The word ‘Beauty’ has been heard around the room in different contexts. Adults and children alike use this word typically to describe appearances. But what does this word actually mean to each child? During a professional workday I spent a portion of my day speaking to other educations about self-worth, body image, and speaking to and about children with intentionality. I came out of that with an idea for a project.
We have begun to go for walks and discover things we find beautiful. Some children patiently, quietly, and with focus, walk until they find the one thing they find the most beautiful. They describe in detail why it is beautiful, then carefully align the camera and take a photo.
Some pick one adjective such as shiny and run from one shiny thing to another, full of excitement as they suddenly realize just how many shiny things there are in the world. There are even shiny leaves!
While some find beauty in every object they pass. A tree is beautiful because it is tall, a leaf is beautiful because it is golden, and a metal wire is beautiful because it is long.
We leave the classroom, I explain what we are looking for, then ask them to lead the way. R and F asked to go to the river to take photos so that is what we did. On our walk over we talked about what kinds of things they find beautiful. R thought the sparkles in the water were beautiful, as well as the leave imprints on the concrete and the shadows on the bridge. F looked at the bigger picture, drawn to the River as a whole, and the tall trees that line the river.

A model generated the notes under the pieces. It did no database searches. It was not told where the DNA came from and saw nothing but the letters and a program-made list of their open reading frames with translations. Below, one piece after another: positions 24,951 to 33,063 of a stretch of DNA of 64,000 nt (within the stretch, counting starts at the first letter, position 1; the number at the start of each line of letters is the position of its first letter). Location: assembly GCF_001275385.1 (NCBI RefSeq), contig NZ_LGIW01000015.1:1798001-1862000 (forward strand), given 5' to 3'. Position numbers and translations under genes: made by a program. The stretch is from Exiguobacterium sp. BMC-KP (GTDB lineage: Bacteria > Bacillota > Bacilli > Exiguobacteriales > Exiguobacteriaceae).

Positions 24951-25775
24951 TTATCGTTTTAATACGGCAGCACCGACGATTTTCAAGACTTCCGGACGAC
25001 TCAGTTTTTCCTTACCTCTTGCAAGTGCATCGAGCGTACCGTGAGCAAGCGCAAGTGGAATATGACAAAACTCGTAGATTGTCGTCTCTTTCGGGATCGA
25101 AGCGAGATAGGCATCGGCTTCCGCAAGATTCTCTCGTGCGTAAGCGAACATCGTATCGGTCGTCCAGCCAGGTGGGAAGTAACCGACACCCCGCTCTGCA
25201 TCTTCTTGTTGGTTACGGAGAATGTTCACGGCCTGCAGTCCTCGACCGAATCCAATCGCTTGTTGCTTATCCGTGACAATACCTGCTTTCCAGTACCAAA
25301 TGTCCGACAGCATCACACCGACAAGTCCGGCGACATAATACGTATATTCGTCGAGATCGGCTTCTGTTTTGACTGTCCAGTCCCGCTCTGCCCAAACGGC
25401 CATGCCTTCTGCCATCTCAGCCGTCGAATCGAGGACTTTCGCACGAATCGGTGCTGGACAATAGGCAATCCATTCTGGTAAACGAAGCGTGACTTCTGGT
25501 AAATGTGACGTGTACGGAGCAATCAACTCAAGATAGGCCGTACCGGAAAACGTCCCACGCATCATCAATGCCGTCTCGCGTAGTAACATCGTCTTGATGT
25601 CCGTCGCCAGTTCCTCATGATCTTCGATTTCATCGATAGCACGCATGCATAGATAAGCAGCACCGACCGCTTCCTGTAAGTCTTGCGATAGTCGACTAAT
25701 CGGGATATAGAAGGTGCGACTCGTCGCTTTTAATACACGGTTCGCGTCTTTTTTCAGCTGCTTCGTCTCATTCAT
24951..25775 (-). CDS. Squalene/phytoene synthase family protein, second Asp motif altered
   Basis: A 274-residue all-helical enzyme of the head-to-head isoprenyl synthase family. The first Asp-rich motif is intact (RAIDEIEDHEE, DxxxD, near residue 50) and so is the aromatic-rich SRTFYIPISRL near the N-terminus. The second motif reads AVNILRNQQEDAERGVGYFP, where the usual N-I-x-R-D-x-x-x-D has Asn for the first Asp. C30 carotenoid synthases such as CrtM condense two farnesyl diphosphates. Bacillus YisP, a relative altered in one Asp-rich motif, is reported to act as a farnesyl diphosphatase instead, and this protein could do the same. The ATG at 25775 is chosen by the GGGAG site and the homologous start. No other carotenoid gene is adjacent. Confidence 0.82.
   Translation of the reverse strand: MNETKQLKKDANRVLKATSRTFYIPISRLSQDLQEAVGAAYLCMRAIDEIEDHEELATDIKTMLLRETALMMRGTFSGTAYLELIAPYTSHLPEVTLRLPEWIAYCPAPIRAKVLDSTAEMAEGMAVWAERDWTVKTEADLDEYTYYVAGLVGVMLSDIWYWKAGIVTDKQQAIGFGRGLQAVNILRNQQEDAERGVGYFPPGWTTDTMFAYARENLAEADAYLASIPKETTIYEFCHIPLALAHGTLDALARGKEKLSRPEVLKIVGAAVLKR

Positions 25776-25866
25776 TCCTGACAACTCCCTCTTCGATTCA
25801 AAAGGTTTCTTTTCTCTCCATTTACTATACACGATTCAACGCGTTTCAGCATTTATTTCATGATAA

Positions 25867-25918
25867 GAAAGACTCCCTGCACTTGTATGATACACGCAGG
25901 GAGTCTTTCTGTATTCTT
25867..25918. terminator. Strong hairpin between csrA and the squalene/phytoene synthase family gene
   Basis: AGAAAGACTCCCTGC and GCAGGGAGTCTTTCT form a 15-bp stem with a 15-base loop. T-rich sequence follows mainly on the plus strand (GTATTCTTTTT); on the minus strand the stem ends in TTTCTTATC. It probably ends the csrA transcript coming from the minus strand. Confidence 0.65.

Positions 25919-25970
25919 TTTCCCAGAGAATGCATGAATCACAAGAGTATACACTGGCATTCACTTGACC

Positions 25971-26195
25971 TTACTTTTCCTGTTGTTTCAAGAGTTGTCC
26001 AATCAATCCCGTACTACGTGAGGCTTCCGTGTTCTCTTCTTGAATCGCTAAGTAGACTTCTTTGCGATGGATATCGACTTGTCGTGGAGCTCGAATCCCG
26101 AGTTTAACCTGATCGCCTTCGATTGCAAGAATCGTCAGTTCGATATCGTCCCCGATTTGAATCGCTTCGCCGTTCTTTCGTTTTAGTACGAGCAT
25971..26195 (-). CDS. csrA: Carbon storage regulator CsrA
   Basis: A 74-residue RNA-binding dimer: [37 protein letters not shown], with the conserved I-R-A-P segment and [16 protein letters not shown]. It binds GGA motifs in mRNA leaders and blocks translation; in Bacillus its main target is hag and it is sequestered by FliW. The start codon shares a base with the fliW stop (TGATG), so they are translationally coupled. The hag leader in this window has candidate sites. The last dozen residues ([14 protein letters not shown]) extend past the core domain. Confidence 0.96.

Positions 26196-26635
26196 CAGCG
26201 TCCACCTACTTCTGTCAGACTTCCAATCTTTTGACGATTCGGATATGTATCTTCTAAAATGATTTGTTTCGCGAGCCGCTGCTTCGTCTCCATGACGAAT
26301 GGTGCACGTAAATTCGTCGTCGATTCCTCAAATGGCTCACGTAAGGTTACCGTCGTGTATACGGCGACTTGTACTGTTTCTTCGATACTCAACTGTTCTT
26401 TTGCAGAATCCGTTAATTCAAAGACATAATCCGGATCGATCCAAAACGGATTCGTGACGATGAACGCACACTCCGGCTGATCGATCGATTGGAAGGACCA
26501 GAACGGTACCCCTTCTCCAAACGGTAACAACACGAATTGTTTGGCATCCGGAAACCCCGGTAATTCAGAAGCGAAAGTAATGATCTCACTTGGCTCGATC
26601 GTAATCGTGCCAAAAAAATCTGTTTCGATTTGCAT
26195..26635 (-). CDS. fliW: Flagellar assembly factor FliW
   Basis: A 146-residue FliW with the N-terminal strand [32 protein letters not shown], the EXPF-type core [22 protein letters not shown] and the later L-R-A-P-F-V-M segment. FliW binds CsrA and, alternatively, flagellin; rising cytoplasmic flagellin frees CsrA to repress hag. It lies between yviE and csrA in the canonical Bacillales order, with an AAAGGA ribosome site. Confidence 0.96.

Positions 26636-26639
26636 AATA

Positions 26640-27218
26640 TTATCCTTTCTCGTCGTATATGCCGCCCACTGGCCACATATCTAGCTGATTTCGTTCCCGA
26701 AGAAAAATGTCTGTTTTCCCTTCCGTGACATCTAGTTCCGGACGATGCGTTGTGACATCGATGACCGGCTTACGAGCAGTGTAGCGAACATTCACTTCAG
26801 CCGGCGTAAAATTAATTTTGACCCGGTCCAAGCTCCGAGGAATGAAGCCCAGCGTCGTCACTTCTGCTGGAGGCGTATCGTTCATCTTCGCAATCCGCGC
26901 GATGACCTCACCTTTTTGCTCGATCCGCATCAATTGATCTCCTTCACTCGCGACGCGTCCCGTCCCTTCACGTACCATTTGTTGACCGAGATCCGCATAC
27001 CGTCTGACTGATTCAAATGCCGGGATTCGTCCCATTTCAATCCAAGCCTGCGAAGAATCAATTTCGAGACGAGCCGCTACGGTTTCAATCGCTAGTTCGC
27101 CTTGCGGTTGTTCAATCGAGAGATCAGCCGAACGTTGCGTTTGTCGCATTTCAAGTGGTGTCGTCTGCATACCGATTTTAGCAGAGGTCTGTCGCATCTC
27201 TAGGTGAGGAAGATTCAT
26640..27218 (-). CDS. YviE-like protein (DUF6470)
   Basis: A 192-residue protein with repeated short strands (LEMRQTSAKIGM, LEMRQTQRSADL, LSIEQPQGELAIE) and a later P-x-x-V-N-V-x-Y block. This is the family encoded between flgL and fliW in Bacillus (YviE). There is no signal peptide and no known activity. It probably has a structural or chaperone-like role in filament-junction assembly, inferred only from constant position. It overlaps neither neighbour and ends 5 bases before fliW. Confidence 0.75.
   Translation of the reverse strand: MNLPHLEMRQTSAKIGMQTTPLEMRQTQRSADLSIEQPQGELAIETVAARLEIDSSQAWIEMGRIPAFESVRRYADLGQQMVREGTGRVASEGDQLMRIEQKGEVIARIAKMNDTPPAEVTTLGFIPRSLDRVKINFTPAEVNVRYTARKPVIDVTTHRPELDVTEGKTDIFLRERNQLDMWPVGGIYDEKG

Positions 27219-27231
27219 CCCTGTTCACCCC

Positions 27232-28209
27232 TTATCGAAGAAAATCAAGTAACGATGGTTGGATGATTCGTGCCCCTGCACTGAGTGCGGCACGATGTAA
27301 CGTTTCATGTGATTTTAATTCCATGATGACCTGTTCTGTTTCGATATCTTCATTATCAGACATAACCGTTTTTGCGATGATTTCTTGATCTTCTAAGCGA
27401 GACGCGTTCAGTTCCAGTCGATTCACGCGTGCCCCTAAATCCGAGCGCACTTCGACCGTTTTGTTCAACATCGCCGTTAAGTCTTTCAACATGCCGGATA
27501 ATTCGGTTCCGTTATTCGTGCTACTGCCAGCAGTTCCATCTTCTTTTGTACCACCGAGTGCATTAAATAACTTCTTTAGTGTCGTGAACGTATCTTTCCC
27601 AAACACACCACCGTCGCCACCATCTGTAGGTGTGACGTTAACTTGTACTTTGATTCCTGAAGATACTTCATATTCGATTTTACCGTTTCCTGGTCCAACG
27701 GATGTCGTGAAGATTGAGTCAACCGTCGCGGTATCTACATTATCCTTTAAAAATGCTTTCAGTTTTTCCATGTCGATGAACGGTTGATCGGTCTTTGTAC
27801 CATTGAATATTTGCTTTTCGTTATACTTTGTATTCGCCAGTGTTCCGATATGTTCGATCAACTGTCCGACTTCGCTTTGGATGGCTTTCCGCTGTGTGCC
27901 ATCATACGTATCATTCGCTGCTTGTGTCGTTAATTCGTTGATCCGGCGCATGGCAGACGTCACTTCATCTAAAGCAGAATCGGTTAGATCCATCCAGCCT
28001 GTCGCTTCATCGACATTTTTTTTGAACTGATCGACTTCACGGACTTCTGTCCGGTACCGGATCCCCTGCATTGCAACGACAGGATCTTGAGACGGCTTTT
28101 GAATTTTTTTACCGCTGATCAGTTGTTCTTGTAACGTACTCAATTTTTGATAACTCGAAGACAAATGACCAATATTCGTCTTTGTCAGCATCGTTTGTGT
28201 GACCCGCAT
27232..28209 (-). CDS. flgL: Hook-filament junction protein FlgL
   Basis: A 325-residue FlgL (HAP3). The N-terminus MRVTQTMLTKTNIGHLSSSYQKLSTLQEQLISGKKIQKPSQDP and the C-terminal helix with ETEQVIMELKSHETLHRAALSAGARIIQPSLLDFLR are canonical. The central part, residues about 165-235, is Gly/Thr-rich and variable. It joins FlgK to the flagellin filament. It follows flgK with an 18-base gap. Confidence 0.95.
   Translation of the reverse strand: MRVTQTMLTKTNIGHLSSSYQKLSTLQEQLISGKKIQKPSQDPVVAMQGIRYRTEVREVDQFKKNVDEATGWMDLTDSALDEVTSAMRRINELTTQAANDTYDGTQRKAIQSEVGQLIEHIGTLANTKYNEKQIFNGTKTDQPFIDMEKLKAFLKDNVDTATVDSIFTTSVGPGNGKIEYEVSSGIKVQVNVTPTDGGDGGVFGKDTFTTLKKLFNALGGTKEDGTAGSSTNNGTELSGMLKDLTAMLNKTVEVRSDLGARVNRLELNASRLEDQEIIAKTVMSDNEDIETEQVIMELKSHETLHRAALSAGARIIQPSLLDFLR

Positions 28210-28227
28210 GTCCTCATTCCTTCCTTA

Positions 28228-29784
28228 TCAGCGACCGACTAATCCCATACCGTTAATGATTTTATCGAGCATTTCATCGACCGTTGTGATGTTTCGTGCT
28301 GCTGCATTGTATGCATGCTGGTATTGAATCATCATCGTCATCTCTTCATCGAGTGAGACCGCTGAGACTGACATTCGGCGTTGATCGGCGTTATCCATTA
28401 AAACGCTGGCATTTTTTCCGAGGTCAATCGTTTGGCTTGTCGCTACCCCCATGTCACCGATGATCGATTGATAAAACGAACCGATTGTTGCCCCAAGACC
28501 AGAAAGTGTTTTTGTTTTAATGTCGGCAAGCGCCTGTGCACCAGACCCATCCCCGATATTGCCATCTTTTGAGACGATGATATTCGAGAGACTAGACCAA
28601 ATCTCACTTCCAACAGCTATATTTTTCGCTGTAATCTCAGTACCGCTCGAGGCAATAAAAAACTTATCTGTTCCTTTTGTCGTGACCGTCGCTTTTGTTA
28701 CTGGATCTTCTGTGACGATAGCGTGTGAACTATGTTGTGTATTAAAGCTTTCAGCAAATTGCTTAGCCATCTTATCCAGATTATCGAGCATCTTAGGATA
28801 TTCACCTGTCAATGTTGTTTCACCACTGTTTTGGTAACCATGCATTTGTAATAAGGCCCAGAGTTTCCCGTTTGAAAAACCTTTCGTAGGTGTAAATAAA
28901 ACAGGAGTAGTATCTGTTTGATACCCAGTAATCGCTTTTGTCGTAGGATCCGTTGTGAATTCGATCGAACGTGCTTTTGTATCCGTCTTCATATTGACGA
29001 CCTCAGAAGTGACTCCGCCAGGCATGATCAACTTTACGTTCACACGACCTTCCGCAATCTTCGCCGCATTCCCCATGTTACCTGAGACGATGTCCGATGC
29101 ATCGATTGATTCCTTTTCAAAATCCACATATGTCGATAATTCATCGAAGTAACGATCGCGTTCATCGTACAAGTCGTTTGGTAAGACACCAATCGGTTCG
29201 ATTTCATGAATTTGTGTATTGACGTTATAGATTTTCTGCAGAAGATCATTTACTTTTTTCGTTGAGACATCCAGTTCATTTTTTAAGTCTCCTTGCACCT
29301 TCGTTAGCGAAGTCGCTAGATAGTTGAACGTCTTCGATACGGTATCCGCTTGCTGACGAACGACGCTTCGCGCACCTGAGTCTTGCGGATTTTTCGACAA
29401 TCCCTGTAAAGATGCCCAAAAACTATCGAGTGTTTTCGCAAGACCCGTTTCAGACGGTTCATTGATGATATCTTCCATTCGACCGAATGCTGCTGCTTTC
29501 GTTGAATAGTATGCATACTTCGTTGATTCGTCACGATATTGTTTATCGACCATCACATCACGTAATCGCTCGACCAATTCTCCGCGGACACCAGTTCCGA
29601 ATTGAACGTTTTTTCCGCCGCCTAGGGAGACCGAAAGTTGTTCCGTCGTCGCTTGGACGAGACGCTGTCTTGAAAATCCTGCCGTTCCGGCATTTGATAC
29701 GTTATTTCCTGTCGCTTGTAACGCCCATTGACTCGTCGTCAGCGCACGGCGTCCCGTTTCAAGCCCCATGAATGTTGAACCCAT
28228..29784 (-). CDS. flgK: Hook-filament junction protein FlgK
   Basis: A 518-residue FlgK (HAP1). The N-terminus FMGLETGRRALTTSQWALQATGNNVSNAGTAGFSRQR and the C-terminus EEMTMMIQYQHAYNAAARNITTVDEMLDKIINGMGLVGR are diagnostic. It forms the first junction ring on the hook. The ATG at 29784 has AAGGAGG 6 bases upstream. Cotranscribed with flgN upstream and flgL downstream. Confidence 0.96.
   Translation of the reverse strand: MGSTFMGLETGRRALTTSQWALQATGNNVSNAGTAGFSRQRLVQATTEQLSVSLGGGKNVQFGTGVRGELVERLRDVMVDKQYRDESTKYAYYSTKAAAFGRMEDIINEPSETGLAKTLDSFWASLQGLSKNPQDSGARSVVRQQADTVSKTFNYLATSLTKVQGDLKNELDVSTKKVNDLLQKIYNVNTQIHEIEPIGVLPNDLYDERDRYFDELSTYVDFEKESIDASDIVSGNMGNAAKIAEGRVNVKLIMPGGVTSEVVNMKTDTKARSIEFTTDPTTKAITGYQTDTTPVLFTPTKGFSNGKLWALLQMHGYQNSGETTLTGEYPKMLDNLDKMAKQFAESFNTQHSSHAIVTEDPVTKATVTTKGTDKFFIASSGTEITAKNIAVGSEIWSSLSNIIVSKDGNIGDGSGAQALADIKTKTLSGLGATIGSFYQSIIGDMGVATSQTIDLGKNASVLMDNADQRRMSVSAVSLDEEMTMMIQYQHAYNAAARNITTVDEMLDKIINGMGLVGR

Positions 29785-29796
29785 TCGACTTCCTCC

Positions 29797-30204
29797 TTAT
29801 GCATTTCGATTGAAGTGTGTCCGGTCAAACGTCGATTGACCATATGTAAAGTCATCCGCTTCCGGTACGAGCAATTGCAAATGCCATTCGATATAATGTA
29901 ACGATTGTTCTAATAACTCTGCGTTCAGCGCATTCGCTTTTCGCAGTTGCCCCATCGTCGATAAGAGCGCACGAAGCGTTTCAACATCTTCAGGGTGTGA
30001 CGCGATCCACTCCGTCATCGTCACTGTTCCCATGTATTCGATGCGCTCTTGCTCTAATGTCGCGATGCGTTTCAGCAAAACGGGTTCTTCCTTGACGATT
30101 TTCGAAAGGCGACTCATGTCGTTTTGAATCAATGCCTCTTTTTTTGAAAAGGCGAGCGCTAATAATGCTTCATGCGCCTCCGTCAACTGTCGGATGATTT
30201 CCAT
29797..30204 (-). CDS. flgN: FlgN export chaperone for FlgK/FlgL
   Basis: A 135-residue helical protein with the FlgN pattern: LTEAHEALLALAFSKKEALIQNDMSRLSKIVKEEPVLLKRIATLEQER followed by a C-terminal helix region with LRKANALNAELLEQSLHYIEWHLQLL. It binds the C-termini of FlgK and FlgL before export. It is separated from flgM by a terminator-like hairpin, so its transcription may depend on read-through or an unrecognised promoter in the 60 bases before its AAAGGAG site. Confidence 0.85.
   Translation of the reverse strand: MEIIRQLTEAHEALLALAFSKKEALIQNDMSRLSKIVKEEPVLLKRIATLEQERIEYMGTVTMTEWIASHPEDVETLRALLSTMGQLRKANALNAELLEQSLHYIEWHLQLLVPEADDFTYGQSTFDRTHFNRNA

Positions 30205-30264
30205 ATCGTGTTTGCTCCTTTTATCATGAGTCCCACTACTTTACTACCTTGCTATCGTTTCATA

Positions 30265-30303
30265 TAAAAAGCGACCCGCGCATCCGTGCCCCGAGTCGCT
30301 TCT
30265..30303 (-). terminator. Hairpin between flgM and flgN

T and E went for a walk around our school and on a playground we frequent. T was drawn to colorful things, like the pink pinwheel and a red leaf that was sitting in a pile of green leaves. E stated he liked shiny things, like the metallic fire hydrant, white car, and metal bars on the playground. What was interesting about their walk was they started to find things that fit each others idea of beauty. T called out, “Look E, there is something shiny you would like!” E took the close up photo of the green climber and said, “It’s colorful so it’s beautiful.”
A and K raced from object to object declaring it beautiful for different reasons. The leaf was beautiful because it was black on the edges and green on the inside; the metal wire was beautiful because it was long; the sunflowers were beautiful because they were largely unexpected. Everything and anything was beautiful.
Every pair has been unique, and had such diverse ideas of what makes something beautiful. R above was drawn to the beautiful sound the metal handle made when you stepped on it.
As we collect images I have placed them both on a map on a window, separated into categories, and into a binder in the classroom. L took the binder out before nap and as she flipped through the pages she would ask the class, “What was beautiful about this?” and the person who took the photo would answer.
A parent has given us a Polaroid camera to use and we are excited to bring in another element of, “Same but different” that I think the beauty project is introducing.
How this will affect their social interactions. Often one child will decide something is beautiful and their peers will desperately attempt to match their idea of beauty. Will this project broaden the idea that beauty is subjective, and that there are many kinds of beauty? I also wonder how this will affect their evaluation and use of classroom materials. Will they look closer at materials and how they can use them? I wonder how we can include families in this project, and think about what beauty looks like in different homes and to different cultures and communities.